ECRU. A multicentre, randomised, doubleblind, clinical trial to evaluate the safety
and tolerability of 24-weeks’ treatment with
vildagliptin (50 mg qd or 100 mg qd) versus
placebo in patients with type 2 diabetes and
moderate renal insufficiency.
Major achievement
Over the past two years a thyroid tumour
tissue bank has been established at Eastern
Health and is now established at Frankston
Hospital, Monash Medical Centre and will
soon include Epworth Eastern and Alfred
hospitals. Over 100 thyroid tumour samples
and fine needle aspiration biopsy specimens
have been collected and work has begun
on analysing these for common oncogenic
mutations in the components of the Akt
growth signalling pathway. Activating
mutations have been detected in B-RAF and
work is ongoing refining techniques to enable
detection of mutations in the RAS kinases
Research projects in progress
Sleep study. Effect of n-CPAP treatment on
glycaemic control in patients with type 2
diabetes mellitus and obstructive sleep apnea.
GLP-1 study. Simpson R, Gilfillan C and ECRU.
A randomised, double-blind, placebocontrolled parallel-group, multicentre,
24-week study followed by an extension
assessing the efficacy and safety of AVE0010
on top of metformin in patients with type 2
diabetes not adequately controlled
with metformin.
Insulin study. Simpson R, Gilfillan C and
ECRU. An extension trial comparing efficacy
and safety of NN5401 plus meal‑time insulin
as part for the remaining meals with insulin
detemir plus meal‑time insulin aspart in
type 1 diabetes.
GLP-1 study. Simpson R, Gilfillan C and ECRU.
A randomised, double-blind, placebocontrolled parallel group, multicentre,
24-week study assessing the efficacy and
safety of AVE0010 on top of metformin in
patients with type 2 diabetes not adequately
controlled with metformin.
DPP4 study. Simpson R, Gilfillan C and
ECRU. A multicentre, randomised, phase IV,
double-blind, study to evaluate cardiovascular
outcomes following treatment with study
drug or placebo in addition to standard of
care in subjects with type 2 diabetes and
CVD risk.
Neuropathy. Simpson R, Gilfillan C and ECRU.
A multicentre, randomised, double-blind,
parallel group comparison of the efficacy
and safety of new medication and placebo
in patients with diabetic peripheral
neuropathic pain.
Lilly HMGQ Neuropathy. Simpson R, Gilfillan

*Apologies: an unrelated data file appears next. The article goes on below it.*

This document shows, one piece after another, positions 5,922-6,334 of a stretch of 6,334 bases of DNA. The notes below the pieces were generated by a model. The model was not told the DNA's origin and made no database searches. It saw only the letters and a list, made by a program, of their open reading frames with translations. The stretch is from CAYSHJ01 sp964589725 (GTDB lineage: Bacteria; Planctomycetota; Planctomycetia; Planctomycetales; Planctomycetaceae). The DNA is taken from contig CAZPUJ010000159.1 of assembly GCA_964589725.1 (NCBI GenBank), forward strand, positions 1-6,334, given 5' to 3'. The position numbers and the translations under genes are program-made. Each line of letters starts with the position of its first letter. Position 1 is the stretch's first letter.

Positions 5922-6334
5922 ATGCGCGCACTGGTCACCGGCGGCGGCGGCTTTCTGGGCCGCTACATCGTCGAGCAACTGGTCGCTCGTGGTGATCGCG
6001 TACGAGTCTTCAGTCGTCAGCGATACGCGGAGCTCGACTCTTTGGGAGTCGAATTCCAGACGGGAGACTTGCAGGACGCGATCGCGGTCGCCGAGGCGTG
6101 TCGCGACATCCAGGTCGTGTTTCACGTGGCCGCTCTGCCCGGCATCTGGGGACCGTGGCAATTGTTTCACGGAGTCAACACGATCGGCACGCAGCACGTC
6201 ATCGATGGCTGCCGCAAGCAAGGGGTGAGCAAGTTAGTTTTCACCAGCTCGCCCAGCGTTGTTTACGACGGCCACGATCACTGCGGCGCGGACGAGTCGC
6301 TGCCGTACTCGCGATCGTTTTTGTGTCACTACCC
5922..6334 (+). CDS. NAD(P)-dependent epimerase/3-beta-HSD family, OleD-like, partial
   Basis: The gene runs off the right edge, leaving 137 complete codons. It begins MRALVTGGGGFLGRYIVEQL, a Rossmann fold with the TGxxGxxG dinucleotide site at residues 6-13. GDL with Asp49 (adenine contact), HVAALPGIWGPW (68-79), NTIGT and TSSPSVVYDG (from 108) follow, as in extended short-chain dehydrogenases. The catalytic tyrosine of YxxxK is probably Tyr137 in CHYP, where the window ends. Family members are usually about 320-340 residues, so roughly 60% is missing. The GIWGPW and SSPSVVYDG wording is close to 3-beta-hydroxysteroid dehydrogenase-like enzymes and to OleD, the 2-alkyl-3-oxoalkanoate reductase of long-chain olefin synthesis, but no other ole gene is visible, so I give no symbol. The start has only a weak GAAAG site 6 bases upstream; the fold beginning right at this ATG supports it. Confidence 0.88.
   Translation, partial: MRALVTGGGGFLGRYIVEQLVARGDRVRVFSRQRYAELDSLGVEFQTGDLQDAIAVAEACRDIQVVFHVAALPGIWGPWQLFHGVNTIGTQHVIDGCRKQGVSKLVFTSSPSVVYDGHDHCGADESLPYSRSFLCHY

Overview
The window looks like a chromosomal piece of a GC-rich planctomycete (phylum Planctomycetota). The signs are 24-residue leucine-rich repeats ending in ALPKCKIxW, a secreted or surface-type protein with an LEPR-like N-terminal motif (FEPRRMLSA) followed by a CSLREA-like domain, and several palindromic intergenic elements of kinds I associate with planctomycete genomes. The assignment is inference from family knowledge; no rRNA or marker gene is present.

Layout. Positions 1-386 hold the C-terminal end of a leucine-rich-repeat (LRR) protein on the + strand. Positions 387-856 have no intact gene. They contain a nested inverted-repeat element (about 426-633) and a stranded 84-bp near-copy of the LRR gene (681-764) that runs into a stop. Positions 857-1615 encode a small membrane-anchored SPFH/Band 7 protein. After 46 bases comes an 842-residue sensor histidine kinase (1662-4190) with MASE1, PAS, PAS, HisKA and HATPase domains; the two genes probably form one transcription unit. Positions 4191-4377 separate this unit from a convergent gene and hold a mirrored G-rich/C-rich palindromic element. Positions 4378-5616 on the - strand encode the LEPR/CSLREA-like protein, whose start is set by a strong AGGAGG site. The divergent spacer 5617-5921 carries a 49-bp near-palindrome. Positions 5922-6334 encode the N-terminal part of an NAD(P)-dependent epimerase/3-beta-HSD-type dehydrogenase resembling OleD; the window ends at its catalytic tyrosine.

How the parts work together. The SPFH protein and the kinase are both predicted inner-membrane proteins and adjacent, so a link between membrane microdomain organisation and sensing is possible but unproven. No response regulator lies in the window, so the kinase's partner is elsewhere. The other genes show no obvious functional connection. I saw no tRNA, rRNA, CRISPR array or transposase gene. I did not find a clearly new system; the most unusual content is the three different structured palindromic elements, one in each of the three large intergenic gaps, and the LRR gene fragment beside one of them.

C and ECRU. Use of two different agents in
monotherapy versus combination therapy of
both drugs in patients with painful diabetic
neuropathy. A randomised, placebocontrolled, double-blind trial to assess the
safety and glucose-lowering efficacy of study
drug in participants with type 2 diabetes.
DPP4 study. Simpson R, Gilfillan C and
ECRU. A phase III, randomised, clinical trial
to evaluate the safety and efficacy of the
addition of sitagliptin in patients with type
2 diabetes mellitus who have inadequate
glycemic control on a sulfonylurea in
combination with metformin.
11 beta hydroxysteroid dehydrogenase type
1 inhibitor study. Simpson R, Gilfillan C and
ECRU. A double-blind, placebo-controlled
parallel group, randomised-multiple dose
study to evaluate the safety, tolerability
pharmacokinetics and pharmacodynamics of
study drug in subjects with type 2 diabetes
who have inadequate glycemic control
on either diet and exercise alone or on a
background of metformin.
GLP-1 study. Simpson R, Gilfillan C and
ECRU. A randomised, double-blind,
placebo-controlled clinical trial to assess
the effects of study drug on cardiovascular
outcomes in subjects with inadequately
controlled type 2 diabetes and established
cardiovascular disease.
GLP-1 study. Simpson R, Gilfillan C and ECRU.
A randomised, open-label, parallel‑group,
multicentre study to determine the efficacy
Eastern Health Research Report 2009-10 29
medicine Endocrinology and diabetes
and safety of study drug as compared with
liraglutide in subjects with type 2 diabetes
mellitus.
cent) found in men with type 2 diabetes, and
are independently associated with insulin
resistance and anaemia.
GLP-1 study. Simpson R, Gilfillan C and
ECRU. A randomised, double-blind, activecontrolled, parallel‑group, multicenter study
to determine the efficacy and safety of
study drug as compared with sitagliptin in
subjects with type 2 diabetes mellitus with
renal impairment.
Endocrine side effects of androgen
deprivation therapy in men with prostate